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BRIEF REPORT
Year : 2020  |  Volume : 68  |  Issue : 2  |  Page : 462-467

Associations between Serum Tau, Neurological Outcome, and Cognition following Traumatic Brain Injury


Department of Neurosurgery, Shanghai Pudong New Area People's Hospital, 490 South Chuanhuan Road, China

Date of Web Publication15-May-2020

Correspondence Address:
Ping Zheng
490 South Chuanhuan Road, Shanghai, 201299
China
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Source of Support: None, Conflict of Interest: None


DOI: 10.4103/0028-3886.284380

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 » Abstract 


Objective: To investigate the dynamic change in the serum Tau protein early after acute traumatic brain injury (TBI) and its association with neurological outcome and cognitive function.
Subjects and Methods: Around 229 patients with acute TBI and 30 healthy subjects were evaluated for the serum levels of Tau protein on 1, 3, 5, 7, and 14 days after TBI. The relationships of the serum levels of Tau protein and initial GCS and GOS at 6 months post-injury were also analyzed. Further, 95 TBI patients were assessed with their cognitive function with Montreal cognitive assessment (MoCA) score.
Results: Serum Tau was significantly higher in patients with TBI at 1, 3, 5, 7, and 14 days. The serum Tau at each point was significantly lower respectively in the patients with mild TBI than that in medium and severe TBI. The serum Tau was significantly lower in patients with good outcome compared to the poor outcome group. The early serum Tau was negatively correlated with both GCS and GOS. In the TBI group, 39 (41%) out of 95 patients developed cognitive dysfunction assessed by MoCA. Tau protein at day 1, 3, and 5 after TBI was significantly correlated with cognitive dysfunction at 6 months after TBI.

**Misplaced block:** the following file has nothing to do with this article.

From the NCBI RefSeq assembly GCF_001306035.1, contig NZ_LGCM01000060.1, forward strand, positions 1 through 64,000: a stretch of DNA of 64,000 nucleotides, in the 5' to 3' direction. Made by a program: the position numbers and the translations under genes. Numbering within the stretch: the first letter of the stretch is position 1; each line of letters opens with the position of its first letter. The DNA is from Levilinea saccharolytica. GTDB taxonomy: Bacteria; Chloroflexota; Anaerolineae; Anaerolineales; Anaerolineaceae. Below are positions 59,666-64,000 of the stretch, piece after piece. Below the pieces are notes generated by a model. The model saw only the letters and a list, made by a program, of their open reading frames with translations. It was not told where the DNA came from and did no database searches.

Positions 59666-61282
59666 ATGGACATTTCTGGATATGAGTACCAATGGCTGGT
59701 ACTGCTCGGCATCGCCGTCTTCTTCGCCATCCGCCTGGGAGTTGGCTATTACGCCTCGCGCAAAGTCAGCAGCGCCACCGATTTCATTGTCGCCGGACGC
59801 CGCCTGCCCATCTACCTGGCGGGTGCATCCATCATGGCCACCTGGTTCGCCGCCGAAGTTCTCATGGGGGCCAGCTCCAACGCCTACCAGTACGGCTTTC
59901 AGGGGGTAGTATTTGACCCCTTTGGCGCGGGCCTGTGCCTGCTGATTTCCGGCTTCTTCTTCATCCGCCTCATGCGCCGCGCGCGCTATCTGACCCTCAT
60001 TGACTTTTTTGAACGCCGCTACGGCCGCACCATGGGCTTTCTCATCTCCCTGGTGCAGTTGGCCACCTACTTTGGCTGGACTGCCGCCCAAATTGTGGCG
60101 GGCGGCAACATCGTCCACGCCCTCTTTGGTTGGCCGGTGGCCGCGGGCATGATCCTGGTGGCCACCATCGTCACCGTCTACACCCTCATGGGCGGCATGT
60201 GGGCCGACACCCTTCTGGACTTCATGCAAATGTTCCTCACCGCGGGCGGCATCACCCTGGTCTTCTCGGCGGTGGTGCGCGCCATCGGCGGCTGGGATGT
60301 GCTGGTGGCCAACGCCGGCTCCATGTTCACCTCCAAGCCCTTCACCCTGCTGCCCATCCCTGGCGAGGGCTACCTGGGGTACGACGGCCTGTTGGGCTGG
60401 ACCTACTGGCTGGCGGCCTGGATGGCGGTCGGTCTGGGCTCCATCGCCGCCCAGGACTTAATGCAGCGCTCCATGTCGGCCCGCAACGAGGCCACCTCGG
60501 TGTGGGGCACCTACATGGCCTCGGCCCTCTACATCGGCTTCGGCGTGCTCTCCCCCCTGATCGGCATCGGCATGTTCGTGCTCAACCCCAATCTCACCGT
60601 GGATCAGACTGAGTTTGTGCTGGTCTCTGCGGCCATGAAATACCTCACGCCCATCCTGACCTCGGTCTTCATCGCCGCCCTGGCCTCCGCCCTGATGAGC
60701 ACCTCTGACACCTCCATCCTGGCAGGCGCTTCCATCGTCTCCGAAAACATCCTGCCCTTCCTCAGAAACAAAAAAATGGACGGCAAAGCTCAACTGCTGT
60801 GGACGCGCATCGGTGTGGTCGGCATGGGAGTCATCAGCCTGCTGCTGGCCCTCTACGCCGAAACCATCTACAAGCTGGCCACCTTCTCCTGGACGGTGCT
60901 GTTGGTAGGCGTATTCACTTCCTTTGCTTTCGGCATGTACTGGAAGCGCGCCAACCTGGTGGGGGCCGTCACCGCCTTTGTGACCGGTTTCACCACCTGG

Conclusions: Acute Tau associations with neurological outcomes and cognition may implicate white matter damage and neuronal degeneration. Serum Tau may be used as a reliable biological marker for early diagnosis and cognitive recovery following TBI.


Keywords: Cognitive dysfunction, montreal cognitive assessment, serum Tau, traumatic brain injury
Key Message: Serum Tau was significantly higher in patients with TBI. Acute Tau associated with neurological outcomes and cognition may implicate white matter damage and neuronal degeneration. Serum Tau may be used as a reliable biological marker for early diagnosis and cognitive recovery following TBI.


How to cite this article:
Ni P, Qiao Y, Tong W, Zhao C, Zheng P. Associations between Serum Tau, Neurological Outcome, and Cognition following Traumatic Brain Injury. Neurol India 2020;68:462-7

How to cite this URL:
Ni P, Qiao Y, Tong W, Zhao C, Zheng P. Associations between Serum Tau, Neurological Outcome, and Cognition following Traumatic Brain Injury. Neurol India [serial online] 2020 [cited 2020 Jun 1];68:462-7. Available from: http://www.neurologyindia.com/text.asp?2020/68/2/462/284380




Traumatic brain injury (TBI) is one of the main causes of death and disability in youths and adults in both developing and developed countries.[1] The early assessment of brain function after TBI is of great significance for therapeutic strategy and for predicting prognosis. Clinically, the Glasgow coma scale (GCS) and head CT scans are routinely used for assessment and prediction but due to their own limitations, these methods still have some controversies, such as patients with normal CT scans have the potential neuroendocrinological disorder.[2] Tau protein is a microtubule-associated protein, mainly in the axons and cytoplasm of neurons, which is useful for microtubule assembly, stabilization of microtubules, and maintenance of neuronal function. Moreover, phosphorylation of Tau is closely related to secondary brain damage after TBI.[3]